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Dangerous psychopath Grant Williams is seeing psychiatrist Onslow Stevens
"The Couch" is a generally overlooked but excellent film noir about a murderous psychopath, played superbly and believably by Grant Williams. Williams at various times is driven, agitated, perfectly calm, sociable, psychotic, attractive to women, nervous, and confused. He can be arrogant, charming and icy. He can regress into childhood memories. He controls his emotions up to a point, but when Williams is on the couch psychiatrist Onslow Stevens is able to bring out his severe anger and hatred. Williams is capable of detailed planning, fearful of being found out, and a killer.
Shirley Knight plays Williams' love interest. She's ever so trusting and sweet, and that helps protect her. Still, he takes her to remote locations such as his grandfather's old mansion and a cliff overlooking the LA freeways. In every encounter with her, often at night, there is danger and tension. We know that he has served time for an earlier explosion of violence and rape. Stevens is trying to assess whether he should be institutionalized for treatment.
Williams goads the police by calling them five minutes before his murders in calls they cannot trace. He kills at 7 o'clock, choosing random victims. He has an ulterior motive, however. Not only that, his killing expresses his boiling hatred and resentment of his father.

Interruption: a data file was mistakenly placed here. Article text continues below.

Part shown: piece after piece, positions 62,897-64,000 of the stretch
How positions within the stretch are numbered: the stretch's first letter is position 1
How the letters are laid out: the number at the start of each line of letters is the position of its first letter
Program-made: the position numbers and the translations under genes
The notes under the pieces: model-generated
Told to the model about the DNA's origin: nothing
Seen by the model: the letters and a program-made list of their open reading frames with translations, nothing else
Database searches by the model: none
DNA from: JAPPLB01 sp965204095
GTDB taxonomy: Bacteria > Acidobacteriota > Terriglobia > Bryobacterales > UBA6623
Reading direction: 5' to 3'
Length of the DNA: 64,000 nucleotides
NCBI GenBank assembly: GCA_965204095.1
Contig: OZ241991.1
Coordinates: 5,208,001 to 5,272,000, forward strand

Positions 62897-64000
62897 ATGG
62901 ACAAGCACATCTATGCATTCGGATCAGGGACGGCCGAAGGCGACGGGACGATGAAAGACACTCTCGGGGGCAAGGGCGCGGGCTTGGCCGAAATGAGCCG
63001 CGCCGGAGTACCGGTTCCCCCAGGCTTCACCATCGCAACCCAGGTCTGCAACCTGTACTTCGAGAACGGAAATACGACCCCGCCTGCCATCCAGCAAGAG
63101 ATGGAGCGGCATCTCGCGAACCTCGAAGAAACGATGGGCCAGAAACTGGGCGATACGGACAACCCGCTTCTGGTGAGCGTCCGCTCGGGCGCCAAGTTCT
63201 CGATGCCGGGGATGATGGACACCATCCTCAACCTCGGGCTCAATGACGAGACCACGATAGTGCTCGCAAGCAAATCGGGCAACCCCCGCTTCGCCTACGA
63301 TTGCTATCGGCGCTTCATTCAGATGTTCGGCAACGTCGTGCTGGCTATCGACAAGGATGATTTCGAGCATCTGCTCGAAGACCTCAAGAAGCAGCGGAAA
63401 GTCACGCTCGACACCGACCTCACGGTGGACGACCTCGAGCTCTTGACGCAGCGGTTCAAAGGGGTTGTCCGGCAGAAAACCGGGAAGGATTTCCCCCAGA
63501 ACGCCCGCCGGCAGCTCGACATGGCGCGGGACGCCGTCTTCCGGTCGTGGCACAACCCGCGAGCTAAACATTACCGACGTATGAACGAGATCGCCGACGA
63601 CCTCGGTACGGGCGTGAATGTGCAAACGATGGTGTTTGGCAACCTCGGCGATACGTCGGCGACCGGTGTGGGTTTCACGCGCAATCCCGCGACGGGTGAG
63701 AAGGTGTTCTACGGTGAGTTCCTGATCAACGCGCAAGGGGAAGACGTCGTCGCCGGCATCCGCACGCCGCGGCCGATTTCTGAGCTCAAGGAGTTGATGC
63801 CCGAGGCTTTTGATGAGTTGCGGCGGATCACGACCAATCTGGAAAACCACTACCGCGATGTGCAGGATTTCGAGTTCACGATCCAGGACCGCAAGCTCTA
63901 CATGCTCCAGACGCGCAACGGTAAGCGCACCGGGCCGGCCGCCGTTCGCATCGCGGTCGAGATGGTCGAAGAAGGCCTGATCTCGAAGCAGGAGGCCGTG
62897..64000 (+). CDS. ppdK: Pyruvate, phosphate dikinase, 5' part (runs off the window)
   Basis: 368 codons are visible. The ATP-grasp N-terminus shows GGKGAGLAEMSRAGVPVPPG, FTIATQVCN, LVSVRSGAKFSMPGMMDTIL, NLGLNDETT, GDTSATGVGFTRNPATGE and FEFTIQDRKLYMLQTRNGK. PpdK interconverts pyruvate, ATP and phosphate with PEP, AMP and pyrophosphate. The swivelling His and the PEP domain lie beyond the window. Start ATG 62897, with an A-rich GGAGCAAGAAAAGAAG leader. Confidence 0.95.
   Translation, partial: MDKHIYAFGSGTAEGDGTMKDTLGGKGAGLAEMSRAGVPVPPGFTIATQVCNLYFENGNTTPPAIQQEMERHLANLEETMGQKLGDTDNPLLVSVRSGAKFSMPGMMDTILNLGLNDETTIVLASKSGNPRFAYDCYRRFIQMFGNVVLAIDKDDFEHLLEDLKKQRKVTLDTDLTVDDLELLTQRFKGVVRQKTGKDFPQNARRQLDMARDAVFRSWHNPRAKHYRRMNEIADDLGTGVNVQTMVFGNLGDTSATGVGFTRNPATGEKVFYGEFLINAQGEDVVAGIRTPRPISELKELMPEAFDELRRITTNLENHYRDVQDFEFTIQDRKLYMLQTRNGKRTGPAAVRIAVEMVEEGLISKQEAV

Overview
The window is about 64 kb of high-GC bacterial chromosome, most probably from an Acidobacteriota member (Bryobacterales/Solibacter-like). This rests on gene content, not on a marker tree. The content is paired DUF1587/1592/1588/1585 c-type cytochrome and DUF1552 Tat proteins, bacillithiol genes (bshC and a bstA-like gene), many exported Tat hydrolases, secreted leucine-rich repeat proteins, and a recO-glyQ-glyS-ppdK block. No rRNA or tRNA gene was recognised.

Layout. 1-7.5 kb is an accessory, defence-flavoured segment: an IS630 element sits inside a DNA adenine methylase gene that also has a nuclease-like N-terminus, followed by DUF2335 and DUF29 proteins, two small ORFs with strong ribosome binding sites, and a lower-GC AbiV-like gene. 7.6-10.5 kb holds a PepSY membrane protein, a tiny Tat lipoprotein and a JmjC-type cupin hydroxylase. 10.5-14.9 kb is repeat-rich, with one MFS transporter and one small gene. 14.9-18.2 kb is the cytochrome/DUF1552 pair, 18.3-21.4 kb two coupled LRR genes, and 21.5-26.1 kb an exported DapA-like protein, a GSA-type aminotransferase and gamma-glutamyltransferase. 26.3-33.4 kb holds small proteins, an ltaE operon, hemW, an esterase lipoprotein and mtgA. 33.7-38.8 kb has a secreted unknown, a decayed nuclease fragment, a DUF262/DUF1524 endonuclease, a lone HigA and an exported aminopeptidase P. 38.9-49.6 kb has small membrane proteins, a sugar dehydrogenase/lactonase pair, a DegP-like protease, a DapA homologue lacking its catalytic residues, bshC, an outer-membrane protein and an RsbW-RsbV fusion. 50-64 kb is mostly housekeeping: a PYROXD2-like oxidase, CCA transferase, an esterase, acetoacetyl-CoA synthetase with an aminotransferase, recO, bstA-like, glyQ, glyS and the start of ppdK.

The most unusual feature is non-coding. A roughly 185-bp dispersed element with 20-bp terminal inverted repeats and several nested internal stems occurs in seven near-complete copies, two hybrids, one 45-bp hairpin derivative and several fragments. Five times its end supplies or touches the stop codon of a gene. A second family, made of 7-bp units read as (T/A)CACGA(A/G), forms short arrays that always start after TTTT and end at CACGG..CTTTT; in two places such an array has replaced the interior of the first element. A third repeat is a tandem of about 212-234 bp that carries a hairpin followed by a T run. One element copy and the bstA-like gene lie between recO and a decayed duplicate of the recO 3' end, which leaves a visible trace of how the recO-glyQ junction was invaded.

"The Couch" is well done in all respects. Its provenance includes Blake Edwards who wrote the story. That year Edwards also directed "Experiment in Terror", another story of a psychopath. The script is by Robert Bloch, who co-wrote "Psycho". Williams is not schizophrenic in this one. His psychosis is of a different character. It's interesting that both "The Couch" and "Experiment in Terror" feature sporting events and crowds in their last parts.
The often deeply-shadowed cinematography, disliked by several other reviewers here, will actually be appreciated by film noir enthusiasts. It's not flat but maintains the classic look of black and white contrasts. One nice sequence involves location scenes of downtown LA, crowded streets and Williams wandering, neon lights and recognizable marquees and signs. Indoor sets, especially inside the office of Stevens, continue to feature shadowed photography. Stevens is shown half in shadow at times, emphasizing both his craggy and worried features and his troubled mind in deciding what to do about Williams. When Williams is at his apartment and interacting with the seductive Anne Helm or her mother, the lighting is normal, showing his apparent normality with people around him.
The scripting is meticulous. This tends to slow the story down somewhat in order to bring out the characters. The direction does not go for cheap thrills but achieves its tension by focusing on the emotional shifts in Williams, seemingly quite normal at times, and his behavior, which seems both controlled at times and uncontrolled at others or at least capable of bursting the bounds of self-control. The mood of the film seems to have nodded in the direction of how a Fritz Lang film evolves and feels. Director Crump was an experienced director of documentary shorts, and some of that documentary feel seems to have come into this film's approach to the story-telling, which is at once dramatic but straightforward.
This Warner Brothers film is now available in a beautiful widescreen print.
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